Amyotrophic lateral sclerosis (ALS)Lou Gehrig disease; ALS; Upper and lower motor neuron disease; Motor neuron disease
Amyotrophic lateral sclerosis, or ALS, is a disease of the nerve cells in the brain, brain stem and spinal cord that control voluntary muscle movement.
ALS is also known as Lou Gehrig disease.
One out of 10 cases of ALS is due to a genetic defect. The cause is unknown in most other cases.
In ALS, motor nerve cells (neurons) waste away or die, and can no longer send messages to muscles. This eventually leads to muscle weakening, twitching, and an inability to move the arms, legs, and body. The condition slowly gets worse. When the muscles in the chest area stop working, it becomes hard or impossible to breathe.
ALS affects approximately 5 out of every 100,000 people worldwide.
Having a family member who has a hereditary form of the disease is a risk factor for ALS. Other risks include military service. Some risk factors are controversial.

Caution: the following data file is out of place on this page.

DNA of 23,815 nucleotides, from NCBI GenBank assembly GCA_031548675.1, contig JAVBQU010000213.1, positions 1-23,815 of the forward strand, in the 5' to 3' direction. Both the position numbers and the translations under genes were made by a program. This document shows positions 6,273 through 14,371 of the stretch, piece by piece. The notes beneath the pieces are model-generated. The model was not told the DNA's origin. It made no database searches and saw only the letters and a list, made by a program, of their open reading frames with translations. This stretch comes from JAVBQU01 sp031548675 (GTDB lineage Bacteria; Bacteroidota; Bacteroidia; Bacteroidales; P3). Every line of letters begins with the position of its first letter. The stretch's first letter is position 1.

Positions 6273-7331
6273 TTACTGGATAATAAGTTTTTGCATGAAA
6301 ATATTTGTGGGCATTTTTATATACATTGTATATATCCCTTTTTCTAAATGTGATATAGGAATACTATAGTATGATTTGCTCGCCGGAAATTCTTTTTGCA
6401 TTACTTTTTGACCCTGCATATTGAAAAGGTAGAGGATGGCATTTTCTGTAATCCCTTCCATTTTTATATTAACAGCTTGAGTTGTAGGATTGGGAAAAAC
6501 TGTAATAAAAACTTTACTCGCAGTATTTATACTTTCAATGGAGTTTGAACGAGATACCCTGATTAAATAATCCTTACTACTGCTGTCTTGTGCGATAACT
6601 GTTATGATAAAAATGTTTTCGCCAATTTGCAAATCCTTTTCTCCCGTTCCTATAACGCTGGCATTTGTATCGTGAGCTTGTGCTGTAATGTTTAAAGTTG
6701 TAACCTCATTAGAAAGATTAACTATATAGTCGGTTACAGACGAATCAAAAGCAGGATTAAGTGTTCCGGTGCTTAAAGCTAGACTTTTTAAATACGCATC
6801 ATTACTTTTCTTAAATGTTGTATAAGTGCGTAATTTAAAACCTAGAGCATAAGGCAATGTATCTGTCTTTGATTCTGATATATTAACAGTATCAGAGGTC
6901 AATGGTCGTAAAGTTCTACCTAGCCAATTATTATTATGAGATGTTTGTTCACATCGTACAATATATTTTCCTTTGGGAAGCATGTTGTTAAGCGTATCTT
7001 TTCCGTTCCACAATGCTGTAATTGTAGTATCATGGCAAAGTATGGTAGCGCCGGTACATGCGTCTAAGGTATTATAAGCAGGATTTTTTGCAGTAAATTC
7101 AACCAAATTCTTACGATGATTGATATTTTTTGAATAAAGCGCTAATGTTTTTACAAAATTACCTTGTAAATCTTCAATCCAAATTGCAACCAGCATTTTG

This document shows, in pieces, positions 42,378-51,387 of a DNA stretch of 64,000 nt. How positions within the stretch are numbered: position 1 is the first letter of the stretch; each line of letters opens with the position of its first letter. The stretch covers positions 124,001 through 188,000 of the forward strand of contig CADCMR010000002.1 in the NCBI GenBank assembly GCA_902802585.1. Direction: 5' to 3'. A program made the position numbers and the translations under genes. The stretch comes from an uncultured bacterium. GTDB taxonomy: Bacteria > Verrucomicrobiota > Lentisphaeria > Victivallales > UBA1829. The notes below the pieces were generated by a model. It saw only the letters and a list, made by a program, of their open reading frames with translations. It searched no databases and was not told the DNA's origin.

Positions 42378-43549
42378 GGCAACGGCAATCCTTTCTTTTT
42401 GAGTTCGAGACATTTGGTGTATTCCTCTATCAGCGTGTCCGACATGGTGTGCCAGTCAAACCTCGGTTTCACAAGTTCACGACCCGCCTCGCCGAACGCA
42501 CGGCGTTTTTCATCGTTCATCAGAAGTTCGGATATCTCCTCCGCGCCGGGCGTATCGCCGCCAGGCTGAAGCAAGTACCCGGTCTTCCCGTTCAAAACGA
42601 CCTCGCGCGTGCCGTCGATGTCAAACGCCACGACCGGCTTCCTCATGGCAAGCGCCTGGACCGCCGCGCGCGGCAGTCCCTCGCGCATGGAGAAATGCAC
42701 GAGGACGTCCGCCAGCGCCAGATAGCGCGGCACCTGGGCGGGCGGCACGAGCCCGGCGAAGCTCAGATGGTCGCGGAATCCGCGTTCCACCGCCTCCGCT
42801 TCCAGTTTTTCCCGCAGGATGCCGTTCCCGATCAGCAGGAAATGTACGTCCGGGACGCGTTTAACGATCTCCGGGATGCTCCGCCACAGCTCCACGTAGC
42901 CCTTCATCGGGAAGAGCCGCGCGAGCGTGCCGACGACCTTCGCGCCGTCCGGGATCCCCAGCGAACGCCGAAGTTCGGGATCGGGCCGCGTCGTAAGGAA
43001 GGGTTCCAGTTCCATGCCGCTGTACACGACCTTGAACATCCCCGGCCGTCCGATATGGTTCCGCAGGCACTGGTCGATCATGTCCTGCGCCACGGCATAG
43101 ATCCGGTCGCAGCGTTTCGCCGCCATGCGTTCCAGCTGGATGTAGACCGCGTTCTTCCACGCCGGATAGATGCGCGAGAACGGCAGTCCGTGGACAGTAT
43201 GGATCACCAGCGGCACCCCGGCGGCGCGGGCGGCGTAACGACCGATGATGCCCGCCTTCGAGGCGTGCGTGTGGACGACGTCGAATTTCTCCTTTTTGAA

Symptoms usually do not develop until after age 50, but they can start in younger people. People with ALS have a loss of muscle strength and coordination that eventually gets worse and makes it impossible for them to do routine tasks such as going up steps, getting out of a chair, or swallowing.
Weakness can first affect the arms or legs, or the ability to breathe or swallow. As the disease gets worse, more muscle groups develop problems.
ALS does not affect the senses (sight, smell, taste, hearing, touch). Most people are able to think normally, although a small number develop dementia, causing problems with memory.
Muscle weakness starts in one body part, such as the arm or hand, and slowly gets worse until it leads to the following:
- Difficulty lifting, climbing stairs, and walking
- Difficulty breathing
- Difficulty swallowing -- choking easily, drooling, or gagging
- Head drop due to weakness of the neck muscles
- Speech problems, such as a slow or abnormal speech pattern (slurring of words)
- Voice changes, hoarseness
Other findings include:
- Muscle cramps
- Muscle stiffness, called spasticity
- Muscle contractions, called fasciculations
- Weight loss